Trying to keep up with society’s norms is hard work. Trying to keep up with society’s extremes is even harder. Yet people still want to have the looks and lives of celebrities and other successful people. When we focus on what we haven’t got that someone else has we are always going to be unhappy, there will always be something we don’t have, unless of course Bill Gates is reading my blog. I heard he does you know.

 

It’s not just about material possessions, that is just a symptom of the wider malaise. Another such symptom, which the letter above references, is the constant aspiration for better jobs, more successful positions. Books like Screw Work Let’s Play, and other motivational tomes are all about shaking off the shackles of banality and living the life we deserve. But for some people run of the mill jobs are all they can or want to aspire to. We should applaud that, revere it. Why is it that rock stars, Hollywood actors, or footballers get to make millions by doing something they love, surely the fact that they get to spend life doing what they enjoy is reward enough. It’s not like they work harder than nurses, or factory workers. It’s not like they are necessarily more intelligent than a supermarket cashier; you only have to listen to what comes out of the mouths of certain footballers or pop stars to realise that. And they are not necessarily morally superior either. Yet they have money, status, and power. They are glorified and celebrated.

 

What about the checkout person who is still smiling and polite after 8 hours of bleeping groceries through the checkout? What about the family who live in an overcrowded council house on minimum wage yet manage to bring up happy well rounded kids? What about the person going into their minimum wage job each day, their whole lives, working so as not to be a burden on anyone else? These people, who are satisfied and happy with their lives, should be celebrated, and their jobs should be valued and not demonised. I’d like to see a book released called “Stop wasting your time trying to be another entrepreneur and get a real job helping someone”.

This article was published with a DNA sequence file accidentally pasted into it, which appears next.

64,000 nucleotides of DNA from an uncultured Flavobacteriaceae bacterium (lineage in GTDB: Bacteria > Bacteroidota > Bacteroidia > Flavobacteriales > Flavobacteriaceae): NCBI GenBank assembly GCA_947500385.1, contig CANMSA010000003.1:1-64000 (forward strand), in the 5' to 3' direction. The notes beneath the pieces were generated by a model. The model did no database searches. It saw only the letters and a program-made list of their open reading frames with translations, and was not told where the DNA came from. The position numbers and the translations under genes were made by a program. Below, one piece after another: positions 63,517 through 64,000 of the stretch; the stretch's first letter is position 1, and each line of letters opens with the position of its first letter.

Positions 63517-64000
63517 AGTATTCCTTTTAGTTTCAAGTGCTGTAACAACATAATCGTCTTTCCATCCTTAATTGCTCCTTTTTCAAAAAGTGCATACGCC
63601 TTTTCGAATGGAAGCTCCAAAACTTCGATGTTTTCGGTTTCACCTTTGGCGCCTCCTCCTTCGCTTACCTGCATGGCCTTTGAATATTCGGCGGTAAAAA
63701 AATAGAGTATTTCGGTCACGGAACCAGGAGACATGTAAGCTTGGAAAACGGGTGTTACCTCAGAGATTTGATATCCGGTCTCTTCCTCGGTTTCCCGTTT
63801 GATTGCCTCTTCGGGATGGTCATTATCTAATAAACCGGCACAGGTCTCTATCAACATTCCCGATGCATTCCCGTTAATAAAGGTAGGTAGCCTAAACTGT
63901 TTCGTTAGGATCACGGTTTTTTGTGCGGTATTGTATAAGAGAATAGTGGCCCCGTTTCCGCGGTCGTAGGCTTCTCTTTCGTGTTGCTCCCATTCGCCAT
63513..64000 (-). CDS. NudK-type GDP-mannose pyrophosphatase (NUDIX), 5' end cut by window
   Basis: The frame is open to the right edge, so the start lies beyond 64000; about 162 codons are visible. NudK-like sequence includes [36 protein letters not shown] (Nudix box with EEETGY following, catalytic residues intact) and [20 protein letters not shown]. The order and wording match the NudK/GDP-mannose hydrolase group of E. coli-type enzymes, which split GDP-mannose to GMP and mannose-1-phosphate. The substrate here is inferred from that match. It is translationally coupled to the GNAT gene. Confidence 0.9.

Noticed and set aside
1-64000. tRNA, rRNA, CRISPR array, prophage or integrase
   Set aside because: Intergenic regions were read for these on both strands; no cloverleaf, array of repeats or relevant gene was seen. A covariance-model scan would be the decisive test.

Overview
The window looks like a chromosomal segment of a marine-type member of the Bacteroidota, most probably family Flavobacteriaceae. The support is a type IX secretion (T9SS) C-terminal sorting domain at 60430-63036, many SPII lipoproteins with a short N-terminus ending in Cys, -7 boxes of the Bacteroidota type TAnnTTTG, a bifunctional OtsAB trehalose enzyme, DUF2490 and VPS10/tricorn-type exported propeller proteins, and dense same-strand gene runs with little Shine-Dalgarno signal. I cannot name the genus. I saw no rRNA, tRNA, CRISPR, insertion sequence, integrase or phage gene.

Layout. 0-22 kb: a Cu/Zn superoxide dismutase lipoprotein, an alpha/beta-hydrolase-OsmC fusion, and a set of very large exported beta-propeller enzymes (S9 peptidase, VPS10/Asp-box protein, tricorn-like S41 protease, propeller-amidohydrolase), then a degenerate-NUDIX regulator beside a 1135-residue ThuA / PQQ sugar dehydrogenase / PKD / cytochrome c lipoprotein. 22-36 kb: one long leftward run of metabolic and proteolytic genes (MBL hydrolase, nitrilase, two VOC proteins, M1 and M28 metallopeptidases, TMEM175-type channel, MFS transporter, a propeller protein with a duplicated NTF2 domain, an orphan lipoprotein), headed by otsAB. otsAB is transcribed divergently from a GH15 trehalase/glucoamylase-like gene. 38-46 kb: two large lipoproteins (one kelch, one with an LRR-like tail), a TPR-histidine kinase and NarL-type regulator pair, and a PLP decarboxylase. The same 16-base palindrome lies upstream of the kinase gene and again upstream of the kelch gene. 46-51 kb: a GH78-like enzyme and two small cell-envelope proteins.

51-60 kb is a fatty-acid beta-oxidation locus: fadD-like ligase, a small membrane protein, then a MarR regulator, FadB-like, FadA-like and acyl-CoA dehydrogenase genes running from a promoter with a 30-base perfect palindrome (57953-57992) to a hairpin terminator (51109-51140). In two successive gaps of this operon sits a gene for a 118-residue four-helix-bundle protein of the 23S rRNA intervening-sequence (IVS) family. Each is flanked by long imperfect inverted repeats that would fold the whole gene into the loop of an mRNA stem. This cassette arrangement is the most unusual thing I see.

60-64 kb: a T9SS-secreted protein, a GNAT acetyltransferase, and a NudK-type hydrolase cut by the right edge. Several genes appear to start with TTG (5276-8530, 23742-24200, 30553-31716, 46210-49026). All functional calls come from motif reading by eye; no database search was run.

Chiumento, a “talent management agency”, recently conducted some research into what motivated staff. Using their results they grouped workers into 5 categories  based on what motivated them in their work, with factors ranging from organisational culture to company reputation. The full paper can be found here but there are some pertinent facts relating to this post. 41.3% of staff surveyed were categorised as Socialisers. For them the important factors in their jobs are a warm friendly environment, stability and a good work-life balance. Pay was is one of the least motivating factors for this group, as long as they feel they are being treated fairly. 19% are classed as Protectionists; they crave security and certainty, and while they want to be rewarded, they are willing to make sacrifices to get the security they need. Their career path and development are relatively low in importance. For the last three groups, Achievers, Materialists and True Believers, motivation is more likely to be drawn from the status of the company, the rewards and the need for personal development and advancement. It is both telling and gratifying to see that for about 60% of people just having a job that treats them well is enough. All these books trying to encourage people to chase riches are unnecessary for this 60%, they are happy already, thank you very much.